The Courtroom Sins of Your Attorney: Punishable?


By: Thomas Hay

Two recent Massachusetts cases: Wahlstrom v. IPA IV Management Company, Inc., et al., and Fitzpatrick v. Wendy’s Old Fashioned Hamburgers of New York, Inc., et al., were granted motions for a new trial following a jury verdict awarded in the plaintiffs’ favor. The courts’ decisions to award a new trial in both matters involved the plaintiffs’ attorneys improperly questioning witnesses or going over the line in either opening or closing statements.
The defendants in each of these cases urged their respective judges to apply the four-factor framework for considering claims of prejudicial misconduct by an attorney, as set forth by the Massachusetts Appeals Court in its 2014 decision of Fyffe v. Massachusetts Bay Transp. Auth. Most importantly, the fourth factor of the Fyffe framework states that the court should prove “whether the error, in the circumstances, possibly made a difference in the jury’s conclusion.”
However, the Appeals Court, in its decisions in Wahlstrom and Fitzpatrick, held that the Fyffe framework is not a proper standard for a trial judge to use when considering motions for a new trial due to prejudicial attorney misconduct. Rather, the appropriate standard can be found in Evans v. Multicon Construction Corp. That case provides that a judge is to conduct a “survey of a whole case” and determine whether a “miscarriage of justice” would result if the jury’s verdict were upheld.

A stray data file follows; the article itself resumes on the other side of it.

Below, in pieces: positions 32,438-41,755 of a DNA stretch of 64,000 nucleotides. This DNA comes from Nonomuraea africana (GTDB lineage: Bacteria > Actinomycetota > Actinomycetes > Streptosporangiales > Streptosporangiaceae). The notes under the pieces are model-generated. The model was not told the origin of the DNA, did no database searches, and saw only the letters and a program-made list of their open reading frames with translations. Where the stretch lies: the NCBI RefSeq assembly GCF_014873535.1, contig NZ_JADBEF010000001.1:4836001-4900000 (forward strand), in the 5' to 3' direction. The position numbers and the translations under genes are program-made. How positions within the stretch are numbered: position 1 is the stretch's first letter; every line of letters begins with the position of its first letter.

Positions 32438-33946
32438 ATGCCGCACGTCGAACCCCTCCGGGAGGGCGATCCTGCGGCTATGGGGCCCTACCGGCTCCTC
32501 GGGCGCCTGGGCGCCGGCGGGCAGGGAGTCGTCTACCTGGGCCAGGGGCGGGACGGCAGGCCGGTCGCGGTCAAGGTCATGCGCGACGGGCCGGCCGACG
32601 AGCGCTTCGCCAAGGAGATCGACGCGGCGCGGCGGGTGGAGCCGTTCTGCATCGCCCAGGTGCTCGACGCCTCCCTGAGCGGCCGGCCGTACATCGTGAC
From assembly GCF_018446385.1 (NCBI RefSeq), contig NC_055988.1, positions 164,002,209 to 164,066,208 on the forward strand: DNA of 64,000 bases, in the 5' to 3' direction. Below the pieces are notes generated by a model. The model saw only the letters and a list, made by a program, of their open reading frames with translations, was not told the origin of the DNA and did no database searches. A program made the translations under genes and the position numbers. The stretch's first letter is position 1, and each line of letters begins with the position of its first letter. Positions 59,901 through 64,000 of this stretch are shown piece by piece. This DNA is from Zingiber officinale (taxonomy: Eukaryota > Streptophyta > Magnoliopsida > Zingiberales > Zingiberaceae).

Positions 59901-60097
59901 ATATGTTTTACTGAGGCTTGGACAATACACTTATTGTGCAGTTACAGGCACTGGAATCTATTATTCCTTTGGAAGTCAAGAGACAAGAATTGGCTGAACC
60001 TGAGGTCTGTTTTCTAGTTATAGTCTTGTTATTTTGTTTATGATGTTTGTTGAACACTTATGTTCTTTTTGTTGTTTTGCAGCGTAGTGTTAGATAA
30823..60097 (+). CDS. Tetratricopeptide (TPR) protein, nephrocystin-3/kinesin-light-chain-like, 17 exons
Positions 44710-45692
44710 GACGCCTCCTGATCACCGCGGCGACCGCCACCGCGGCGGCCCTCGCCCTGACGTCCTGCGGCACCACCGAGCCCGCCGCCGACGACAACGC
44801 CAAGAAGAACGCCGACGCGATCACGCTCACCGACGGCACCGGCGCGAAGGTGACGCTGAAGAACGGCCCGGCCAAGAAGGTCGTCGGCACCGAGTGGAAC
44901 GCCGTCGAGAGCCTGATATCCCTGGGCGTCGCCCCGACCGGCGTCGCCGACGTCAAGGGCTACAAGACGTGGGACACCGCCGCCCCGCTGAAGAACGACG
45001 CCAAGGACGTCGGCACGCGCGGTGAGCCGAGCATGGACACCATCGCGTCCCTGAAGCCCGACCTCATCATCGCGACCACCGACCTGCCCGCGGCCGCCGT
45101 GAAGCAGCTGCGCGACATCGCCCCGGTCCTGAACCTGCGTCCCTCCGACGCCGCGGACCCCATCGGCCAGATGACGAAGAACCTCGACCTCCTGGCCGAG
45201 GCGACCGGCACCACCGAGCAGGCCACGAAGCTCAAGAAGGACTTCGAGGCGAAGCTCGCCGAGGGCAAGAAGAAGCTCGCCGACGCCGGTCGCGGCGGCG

In the Wahlstrom matter, Judge Wilson temporarily voided a jury award of $4 million for a woman raped in a Boston parking garage. In the Fitzpatrick matter, Judge Brieger temporarily voided a jury award of $150,000 for a woman who required oral surgery after biting into a bone that was inside a Wendy’s hamburger. Each case involved its own set of claimed errors for which the judges relied on in ruling whether a new trial was warranted. Both Judge Wilson and Judge Brieger concluded, respectively, that curative instructions were inadequate to cure the claimed errors and granted motions for a new trial.
In Wahlstrom, the Appeals Court reversed the granting of defense’s motion for a new trial and concluded that the claimed errors upon which Judge Wilson based his decision were not sufficient to rise to the level of a “miscarriage of justice.”
In Fitzpatrick, Judge Brieger oversaw a retrial where a different jury awarded a plaintiff’s verdict of $10,000 – which amounted to $140,000 less than the initial jury award to the plaintiff. The Appeals Court stated, on remand, Judge Brieger “need not reconsider whether aspects of plaintiff’s counsel’s closing [argument] were impermissible.” In its decision, the Appeals Court instructed that a judge is not to act as a “13th juror” and set aside the verdict, just because they would have reached a different result. Nor is a judge to use a mistrial as a form of sanction for attorney misconduct. Moreover, the Appeals Court cautioned that a smaller verdict size awarded in a second case does not necessarily indicate that the jury in the first case was “misled or swept away” when a decision as to liability is consistent in both cases.
The Appeals Court’s decision in both Wahlstrom and Fitzpatrick appear to indicate that trial judges do not have the authority to punish parties for the sins of their attorneys, unless they create a “miscarriage of justice.” As such, greater incentive now exists for attorneys to “toe the line” in regard to courtroom conduct, stopping short of creating such a “miscarriage of justice.”
If you have any questions or would like more information, please contact Thomas Hay at